I should also mention that I did this after backing up all of my hard drive's files (the old-fashioned way, just by directly copying files; it seemed like the safest option) to an external drive, and as far as I can tell the files on my OS partition copied over just fine. In fact, it was the D drive that took forever to copy (every once in a while copy operations would hang on D drive files), so I'm a tad concerned to find that there's a problem with the C drive as well (on account of the image backup failing).

In any case, at this point I think it's pretty safe to bet that the hard drive alone is what's responsible for my Asus' booting problems. The fact that the HP notebook is able to boot into it doesn't worry me all that much, since it's a newer (albeit worse-performing) computer than my G51J and probably has booting utilities (like S.M.A.R.T. support) that my G51J lacks. And as I mentioned before, the Asus has no problem booting & running from a different hard drive, or from a Live USB. In fact, I've been using the Asus pretty heavily with the Live USB for the past few days with no problems.

So unless there's anything else you want me to check, I will be getting a replacement HDD and will try to back up a Win7 image somehow. Thanks again for all of your help! I learned a ton from this unusual little crisis. :)

PS: I'll only mark this topic as [SOLVED] once I get my happy ending. I'm not ruling out any bad outcomes just yet.

cl-Albert
12-24-2014, 01:12 AM
Thanks for all your feedback as well, but yes, I'd like to find out what happens when you install a different hard drive.

Just wish you still have some options in case the other hard drive doesn't work out, so you aren't stuck with it, but I may worry too much and not sure what else you can do to be more sure of the situation.

Good luck!

mr_johnson22
01-03-2015, 01:20 AM
Final result: success! Got a spiffy new hard drive and I'm happy to say everything's working fine. Restoring my Windows system turned out to be a bit of an adventure, but that's a whole other story.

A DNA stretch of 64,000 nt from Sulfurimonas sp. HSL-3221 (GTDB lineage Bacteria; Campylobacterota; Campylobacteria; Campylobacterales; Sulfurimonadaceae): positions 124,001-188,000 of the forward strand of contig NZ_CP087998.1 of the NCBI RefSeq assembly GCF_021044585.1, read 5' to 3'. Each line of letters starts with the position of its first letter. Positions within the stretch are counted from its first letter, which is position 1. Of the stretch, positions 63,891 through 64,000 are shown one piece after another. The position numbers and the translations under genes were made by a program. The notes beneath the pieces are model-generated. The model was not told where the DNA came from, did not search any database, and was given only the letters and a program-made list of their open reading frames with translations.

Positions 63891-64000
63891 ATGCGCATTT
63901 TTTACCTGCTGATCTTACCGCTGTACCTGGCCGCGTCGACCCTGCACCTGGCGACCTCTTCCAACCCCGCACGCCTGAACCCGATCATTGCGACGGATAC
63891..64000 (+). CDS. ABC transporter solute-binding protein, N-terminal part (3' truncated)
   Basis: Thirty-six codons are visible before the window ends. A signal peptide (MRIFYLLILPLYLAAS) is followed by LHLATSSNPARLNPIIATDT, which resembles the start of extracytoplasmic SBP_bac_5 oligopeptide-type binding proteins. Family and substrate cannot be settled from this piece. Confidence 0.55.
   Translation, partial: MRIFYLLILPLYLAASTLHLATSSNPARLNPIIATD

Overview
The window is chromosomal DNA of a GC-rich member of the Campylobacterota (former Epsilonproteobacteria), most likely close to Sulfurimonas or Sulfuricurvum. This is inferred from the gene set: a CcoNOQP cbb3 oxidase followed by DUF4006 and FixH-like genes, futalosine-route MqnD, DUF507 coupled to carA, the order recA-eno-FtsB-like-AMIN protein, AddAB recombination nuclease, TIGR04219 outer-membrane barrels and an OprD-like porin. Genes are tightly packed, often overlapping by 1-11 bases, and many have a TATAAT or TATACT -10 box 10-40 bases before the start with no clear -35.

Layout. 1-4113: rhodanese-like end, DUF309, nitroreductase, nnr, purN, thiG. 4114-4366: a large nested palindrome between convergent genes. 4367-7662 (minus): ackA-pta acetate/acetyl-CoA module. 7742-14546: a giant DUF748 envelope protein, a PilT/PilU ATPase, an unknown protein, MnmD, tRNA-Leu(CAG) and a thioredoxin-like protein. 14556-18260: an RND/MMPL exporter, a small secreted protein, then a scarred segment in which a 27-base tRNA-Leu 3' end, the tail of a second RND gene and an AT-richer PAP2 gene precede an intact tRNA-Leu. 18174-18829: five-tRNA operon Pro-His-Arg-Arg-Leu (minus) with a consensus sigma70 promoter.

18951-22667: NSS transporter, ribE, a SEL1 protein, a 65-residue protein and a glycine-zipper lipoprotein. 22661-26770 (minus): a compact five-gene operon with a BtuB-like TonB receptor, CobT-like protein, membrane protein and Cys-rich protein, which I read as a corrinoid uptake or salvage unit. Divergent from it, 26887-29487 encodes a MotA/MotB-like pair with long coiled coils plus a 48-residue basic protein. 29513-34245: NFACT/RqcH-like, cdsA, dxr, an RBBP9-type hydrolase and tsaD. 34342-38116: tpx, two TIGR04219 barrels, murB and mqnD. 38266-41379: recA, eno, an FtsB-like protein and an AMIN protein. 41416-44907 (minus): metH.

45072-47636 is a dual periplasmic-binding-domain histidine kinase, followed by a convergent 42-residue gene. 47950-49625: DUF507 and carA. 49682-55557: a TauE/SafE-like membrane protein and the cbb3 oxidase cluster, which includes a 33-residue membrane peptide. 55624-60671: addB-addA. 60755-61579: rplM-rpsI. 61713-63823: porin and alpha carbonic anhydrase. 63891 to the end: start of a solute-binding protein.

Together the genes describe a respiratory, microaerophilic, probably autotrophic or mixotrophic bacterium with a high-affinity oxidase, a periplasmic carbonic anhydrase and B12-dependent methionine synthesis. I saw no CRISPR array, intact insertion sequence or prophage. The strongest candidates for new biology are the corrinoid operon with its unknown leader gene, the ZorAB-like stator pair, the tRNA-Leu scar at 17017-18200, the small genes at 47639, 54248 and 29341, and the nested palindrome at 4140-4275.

Thanks again for all of the help & well wishes! All the best for the new year.

danwat1234
01-05-2015, 05:38 AM
Hope you got an SSD for the main drive, then a storage (mechanical) drive for the other bay! Makes it much faster.

mr_johnson22
01-07-2015, 05:55 AM
Sure, now you tell me. :P If I find myself needing speed I'll surely give that a shot! I still need to get another caddy, or take out my optical drive, so it'll be for some point down the road.

Unrelated note: are threads only marked as [solved] by admins? I tried to change the thread title the other day but I couldn't find an edit button anywhere.

cl-Albert
01-07-2015, 05:07 PM
Final result: success! Got a spiffy new hard drive and I'm happy to say everything's working fine. Restoring my Windows system turned out to be a bit of an adventure, but that's a whole other story.

Thanks again for all of the help & well wishes! All the best for the new year.

Glad to hear you could solve it and thanks for the update!



Unrelated note: are threads only marked as [solved] by admins? I tried to change the thread title the other day but I couldn't find an edit button anywhere.

Yes, hope it's okay I changed your thread title to [solved] and I believe only the moderators can edit the thread titles, so let me or other moderators know if anything needs to be changed.